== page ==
Modern Mindfulness for Children

Modern Mindfulness: The Children’s Version

Have you ever looked at your child in a moment where they are completely losing it and have it dawn on you that they currently have no control over their behavior? Given that most adults have moments when they’re not choosing their own thoughts or actions, it’s not surprising that kids have difficulty with this, too.

Practicing mindfulness is challenging for most, especially in a world where we are constantly over inundated with noise, deadlines and cell phone pings. While adults are harder to teach due to these distractions and years of established habits, children are apt to learn new things quickly, especially when they can immediately recognize the benefits. This is the case with mindfulness.

Before you write this off as hippy-like talk, mindfulness is the ability to notice what’s happening around you and recognizing your senses, thoughts, and feelings. And why is this important? By taking the time to process things, your children are better equipped to deal with their emotions which inevitably makes it easier for them to focus. These concepts may seem abstract, but hopefully the suggestions below will help you understand the benefits of teaching your children mindfulness.

Dinner Dates

Imagine you were on a first date with someone you were really interested in. You would ask them all sorts of questions, taking genuine interest in hearing their answers. Take this approach with your children, focusing on asking them questions to help highlight the way things affected them throughout the day. Let them talk about their feelings!

A good daily question is, “What made you laugh today?” This oh-so-simple question will not only allow you to enjoy their retelling of events, but it also brings forth a positive memory. Recalling negative memories is something that mostly happens unintentionally as yucky things creep back into our mind inadvertently, but if we can teach our children to choose to think about happy things, it will lessen the effect of the negative things as positivity now takes up more of their brain space.

Wandering Walks

We live in a busy world, and you probably say, “Hurry up” about as much as you say, “Calm down.” With working, breastfeeding schedules, PTA meetings, and everything else that comes with parenting, families are often in a rush. On occasion, try taking a walk without a destination in mind. Don’t have a plan, rather explore together.

Perhaps you point out the way the light beams through beautifully between two trees, venturing toward it to feel the temperature difference between the light and the shade. Or maybe your child spots a bird they find intriguing and you ask them to quickly close their eyes and tell you what color the bird’s tail was. Maybe instead you ask them to listen to the sound of its fluttering wings. Learning to pay attention to the things that don’t normally capture our attention (like homework and schedules) increases appreciation for the little things and how they can affect you.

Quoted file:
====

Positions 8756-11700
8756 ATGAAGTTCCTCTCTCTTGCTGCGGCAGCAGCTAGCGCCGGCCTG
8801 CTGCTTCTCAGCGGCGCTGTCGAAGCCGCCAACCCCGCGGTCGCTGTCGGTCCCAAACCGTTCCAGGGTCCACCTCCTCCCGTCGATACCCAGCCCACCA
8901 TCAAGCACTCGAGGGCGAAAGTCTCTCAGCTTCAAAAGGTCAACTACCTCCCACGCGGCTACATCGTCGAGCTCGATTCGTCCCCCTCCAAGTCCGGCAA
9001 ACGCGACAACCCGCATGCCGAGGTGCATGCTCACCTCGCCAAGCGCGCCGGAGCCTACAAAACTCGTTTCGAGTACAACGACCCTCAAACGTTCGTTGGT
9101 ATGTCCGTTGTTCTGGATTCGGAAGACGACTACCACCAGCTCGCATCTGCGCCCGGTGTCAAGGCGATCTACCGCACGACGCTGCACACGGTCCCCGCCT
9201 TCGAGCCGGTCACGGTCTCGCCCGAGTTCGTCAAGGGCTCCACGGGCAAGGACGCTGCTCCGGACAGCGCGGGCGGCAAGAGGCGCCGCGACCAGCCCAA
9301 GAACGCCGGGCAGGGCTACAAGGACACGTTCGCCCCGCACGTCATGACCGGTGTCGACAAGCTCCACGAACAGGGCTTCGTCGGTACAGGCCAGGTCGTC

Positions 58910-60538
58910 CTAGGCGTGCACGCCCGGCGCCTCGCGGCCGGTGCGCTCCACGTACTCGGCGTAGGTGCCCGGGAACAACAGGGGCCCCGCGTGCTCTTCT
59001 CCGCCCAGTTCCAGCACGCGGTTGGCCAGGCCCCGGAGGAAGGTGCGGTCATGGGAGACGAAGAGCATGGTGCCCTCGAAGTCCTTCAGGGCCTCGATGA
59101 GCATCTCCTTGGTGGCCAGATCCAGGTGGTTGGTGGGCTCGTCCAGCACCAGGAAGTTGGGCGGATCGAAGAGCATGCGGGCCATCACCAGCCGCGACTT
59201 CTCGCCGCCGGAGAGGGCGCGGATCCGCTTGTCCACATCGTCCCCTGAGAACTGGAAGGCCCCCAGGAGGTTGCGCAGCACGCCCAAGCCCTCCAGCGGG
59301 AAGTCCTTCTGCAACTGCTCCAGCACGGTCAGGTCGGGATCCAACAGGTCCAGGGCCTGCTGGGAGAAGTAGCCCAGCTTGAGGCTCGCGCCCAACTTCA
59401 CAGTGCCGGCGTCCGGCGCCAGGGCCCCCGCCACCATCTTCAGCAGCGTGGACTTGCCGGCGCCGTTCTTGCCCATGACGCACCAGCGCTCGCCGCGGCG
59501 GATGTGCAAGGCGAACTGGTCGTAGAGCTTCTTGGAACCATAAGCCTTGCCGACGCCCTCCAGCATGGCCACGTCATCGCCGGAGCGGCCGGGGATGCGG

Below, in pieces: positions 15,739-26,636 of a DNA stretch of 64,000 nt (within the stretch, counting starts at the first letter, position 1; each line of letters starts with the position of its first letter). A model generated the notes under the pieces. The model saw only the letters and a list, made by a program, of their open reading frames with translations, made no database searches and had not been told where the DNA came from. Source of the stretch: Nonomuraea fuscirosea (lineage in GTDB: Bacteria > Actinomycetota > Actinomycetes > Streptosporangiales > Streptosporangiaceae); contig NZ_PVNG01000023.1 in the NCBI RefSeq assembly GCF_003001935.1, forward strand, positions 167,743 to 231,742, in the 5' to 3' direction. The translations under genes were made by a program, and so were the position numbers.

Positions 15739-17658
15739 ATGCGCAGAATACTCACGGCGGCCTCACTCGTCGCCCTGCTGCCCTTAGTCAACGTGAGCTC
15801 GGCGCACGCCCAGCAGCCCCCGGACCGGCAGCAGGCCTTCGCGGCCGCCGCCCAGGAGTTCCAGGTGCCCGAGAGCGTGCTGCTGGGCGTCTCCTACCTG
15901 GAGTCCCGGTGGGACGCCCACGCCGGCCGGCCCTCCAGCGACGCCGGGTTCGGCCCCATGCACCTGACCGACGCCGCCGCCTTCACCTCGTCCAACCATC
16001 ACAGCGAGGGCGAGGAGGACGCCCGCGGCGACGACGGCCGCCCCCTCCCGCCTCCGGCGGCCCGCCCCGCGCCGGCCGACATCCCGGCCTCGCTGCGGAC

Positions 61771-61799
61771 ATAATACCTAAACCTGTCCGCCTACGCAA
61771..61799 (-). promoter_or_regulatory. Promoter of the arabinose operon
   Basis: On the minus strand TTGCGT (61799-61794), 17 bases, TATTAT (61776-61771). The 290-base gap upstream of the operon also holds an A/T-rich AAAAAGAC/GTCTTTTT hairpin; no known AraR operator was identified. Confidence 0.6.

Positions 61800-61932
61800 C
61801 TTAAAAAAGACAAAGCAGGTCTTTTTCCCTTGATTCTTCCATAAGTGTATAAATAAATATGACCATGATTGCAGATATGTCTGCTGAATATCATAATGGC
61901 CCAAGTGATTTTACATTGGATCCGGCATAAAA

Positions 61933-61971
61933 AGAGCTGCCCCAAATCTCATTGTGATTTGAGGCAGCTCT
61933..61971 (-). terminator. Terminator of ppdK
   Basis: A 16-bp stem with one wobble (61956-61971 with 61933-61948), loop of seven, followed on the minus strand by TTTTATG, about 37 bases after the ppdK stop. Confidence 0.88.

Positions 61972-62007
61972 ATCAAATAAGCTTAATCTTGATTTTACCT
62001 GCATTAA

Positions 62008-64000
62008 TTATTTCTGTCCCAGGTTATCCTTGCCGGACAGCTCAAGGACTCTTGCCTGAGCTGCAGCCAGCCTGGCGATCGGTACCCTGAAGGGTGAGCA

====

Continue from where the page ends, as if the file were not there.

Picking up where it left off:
Establish a gratitude practice

Giving thanks isn’t just limited to Thanksgiving. Asking your children to express what they’re thankful for has many benefits. First, it means they’ll appreciate those things more, and it will also help you, as a parent, understand what they value and what’s important to them. It’s also a helpful tool in combatting complaints.

For example, if your child is moaning about only having chocolate chip cookies when they really wanted sugar cookies, you can gently say, “Perhaps we should think about how lucky we are to have cookies, and how many children don’t get to experience this yumminess.” This won’t work miracles overnight, but over time the slight repositioning becomes part of their own thought process, and the grumblings about silly things begins to decrease.

Breath Work

As parents, we often look to see if children have listened by their actions, however we sometimes fail to remember that it’s their thoughts that control their actions. Instead of asking them to stop what they’re doing, instead give them something else to focus on, like their breath. This may sound a bit mumbo-jumbo, but trust us, it works.

First, ask them to close their eyes, breathe slowly and picture their breath moving through their body. Talk them through it, asking them to imagine it moving down their throat, into their chest, and all the way down into their belly. Then, ask them to visualize it as it moves back up and out. This practice will shift their attention inward, slow their breath, calm their nervous system, and allow them to relax. It can be especially useful when your 4 year old is mumbling incoherently while sobbing because she wants to wear shorts, but can’t because it’s 45 degrees outside. It won’t help her to understand the adult logic behind your forbiddance of summer wear, but it will calm her and give her space to accept her emotions, and then let them go and move on with her day.

While the suggestions above aren’t inclusive of all that encompasses achieving mindfulness, they are easy-to-implement ideas that can help your children learn to process their thoughts, feelings, and the world around them.

1 reply
  1. jvalencia
    jvalencia says:

    I focus on my breath. Breathing normally and consciously inhale and exhale. I mentally say “inhale” on the inhale and “exhale” on the exhale. Only type of meditation I do during a Migraine. I know the importance of mindfulness and do it often. But I don’t mind dissociating a bit when I’m in the middle of an attack.


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